A Bit of Havana in Bend | The Source Weekly - Bend, Oregon

A Bit of Havana in Bend

Cuban Kitchen returns, better than ever

If you live somewhere long enough, you see a lot of businesses come and go. It's easy to get attached to the ones you like, especially if it's a restaurant that brings you comfort and happiness. There are a few in Bend that have closed over my 22 years here that I still haven't gotten over: Colors, Cheerleaders and Wild Oregon Foods will always be places that come to mind when I think of the Bend food scene (and Colors has been closed for like 20 years!). But the last closing that really wrecked me was when Cuban Kitchen shut down its location on Century Drive during COVID.

click to enlarge A Bit of Havana in Bend
Elise Furgurson
The ropa vieja, Moro rice and tostones from Cuban Kitchen.

Owners Cristina and Chris Rojas moved to Bend from Little Havana, Miami, and recognized almost instantly that no one locally was doing authentic Cuban cuisine. Multiple Bend restau-rants have their own specific take on the Cubano, but they're usually filtered through a very Northwestern flavor profile (like replacing the yellow mustard with stone ground). From the day Cuban Kitchen opened in 2018, the people of Bend fell in love with the restaurant, with the kindness of Chris and Cristina and the food that felt timeless and handmade.

Now reopened on NE Third Street (in the old Szechuan location), Cuban Kitchen has turned the space into a vibrant and beautiful oasis. The moment you walk in and see the bright colors, the Cuban prints adorning the walls, the repurposed cigar boxes and the stunning new bar handmade by Chris Rojas, you don't feel like you're in Bend anymore.

"I want people to know that there is an experience to be had from our restaurant," says Cristina Rojas. "From the music, to the pictures on the tables, to the decor. There is nothing like it in Bend."

That's when the luxurious scents hit you: the sugar and smoke of the Colada (Cuban espresso), the sweet tang of the mojo, the ripe and sunny floral notes of the plantains...it's overwhelming. With its expanded menu and newly added table service, Cuban Kitchen still manages to keep the relaxed atmosphere of the original location while adding an intimacy and homeyness that it lacked.

I brought along my friend Christina Rosetti, the new operations manager of the BendFilm Festival, as a dining companion to help me understand the authenticity of the food since I've never been to Cuba or Miami. As a Cuban-American from the Tampa Bay area, she had mentioned to me how much she had been missing authentic Cuban cuisine and I couldn't imagine a better spot for her to check out.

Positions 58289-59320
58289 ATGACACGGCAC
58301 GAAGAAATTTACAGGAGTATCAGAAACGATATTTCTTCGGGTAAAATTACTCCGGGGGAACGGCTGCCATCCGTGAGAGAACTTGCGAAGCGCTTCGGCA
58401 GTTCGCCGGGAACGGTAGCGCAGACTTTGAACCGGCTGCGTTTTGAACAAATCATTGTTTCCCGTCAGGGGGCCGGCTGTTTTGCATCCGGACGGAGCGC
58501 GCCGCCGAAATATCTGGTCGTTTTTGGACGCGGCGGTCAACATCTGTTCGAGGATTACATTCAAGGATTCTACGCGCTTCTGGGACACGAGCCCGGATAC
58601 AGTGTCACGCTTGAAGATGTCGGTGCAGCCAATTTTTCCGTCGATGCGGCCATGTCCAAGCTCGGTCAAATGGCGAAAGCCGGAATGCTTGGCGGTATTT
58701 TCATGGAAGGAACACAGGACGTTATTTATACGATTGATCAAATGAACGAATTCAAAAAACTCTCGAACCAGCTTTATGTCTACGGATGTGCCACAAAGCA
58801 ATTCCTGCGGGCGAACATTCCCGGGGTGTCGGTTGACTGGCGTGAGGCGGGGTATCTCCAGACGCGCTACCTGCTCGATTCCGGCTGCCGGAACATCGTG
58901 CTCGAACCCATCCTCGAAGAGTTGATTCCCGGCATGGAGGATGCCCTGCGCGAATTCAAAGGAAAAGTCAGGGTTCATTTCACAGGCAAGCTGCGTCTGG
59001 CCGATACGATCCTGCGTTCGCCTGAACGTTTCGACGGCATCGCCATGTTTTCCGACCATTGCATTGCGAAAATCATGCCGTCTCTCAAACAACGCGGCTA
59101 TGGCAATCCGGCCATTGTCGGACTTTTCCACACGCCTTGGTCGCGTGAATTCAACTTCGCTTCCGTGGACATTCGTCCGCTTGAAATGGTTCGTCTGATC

We started with the 4 oz. Cuban espresso (Colada), the perfect palate starter, with the dark roast coffee being offset by the whipped sugar. It's a very strong coffee and one of the finest I've had in Bend. The Colada would also be perfect to end the meal with as well, leading me to believe that just about everything on the menu is designed to be experienced with the freedom of exploration in mind.

Chris Rojas recommended I try the slow roasted pork, marinated in mojo and topped with sautéed onions. According to Cristina Rojas, the pork is marinated throughout the day and then put in the slow cooker overnight, which explains why it was so tender it turned to butter in my mouth. I don't have much experience with mojo, the traditional Cuban sauce/marinade, but the complexity of citrus, garlic, salt and oregano that connect back over 100 years to authentic family recipes.

click to enlarge A Bit of Havana in Bend (2)
Robert Marquez
The new location of Cuban Kitchen and the beautiful homemade bar.

We tried as many things as we possibly could, from the vibrant sweet plantains, the crispy double fried tostones (with a surprisingly divine mayo/ketchup sauce), the Ropa Vieja (shredded slow cooked beef in a light and mouth-watering tomato sofrito base), the addictive moro rice (white rice and black beans prepared together) and the Pan con Bistec sandwich (thinly sliced beef with onions, lettuce, tomato and potato sticks on flawlessly prepared Cuban bread pressed on a plancha). Don't even get me started on the decadent guava puff pastry for dessert. I wanted five of them.

When someone sets foot in Cuban Kitchen and orders one of the fantastic dishes, Cristina Rojas knows exactly what she hopes people take away from the experience. "We want people to feel happiness and joy," says Rojas. "We want to awaken the taste buds for those that have never tasted Cuban cuisine before. We want to teach people a new culture from our food."

I legitimately loved everything I tried. There's a patient complexity to the dishes that seems like a step up from the OG Cuban Kitchen. The warm comfort of the new location and the deep bench of flavors makes Cuban Kitchen the perfect spot for either a quick lunch or an expansive and luxurious dinner.

Even my friend, recently transplanted to Bend and missing Cuban cuisine, had nothing but good things to say. "There's Cuban food and there's authentic Cuban food," says Rosetti. "Cuban Kitchen is the real deal. Nothing makes me feel more connected to my roots than a perfectly brewed cafecito. It takes a special science to get a sweet plantain right and they nailed it. Seasoned with precision, los tostones brought me right back to mi abuelita's kitchen when I would press and my mom would fry them." Not sure there's any recommendation stronger than that.

Cuban Kitchen
1600 NE 3rd St., Bend
Thu-Sat 11am-10pm, Sun & Wed 11am-9pm

About The Author

Jared Rasic

Film critic and author of food, arts and culture stories for the Source Weekly since 2010.
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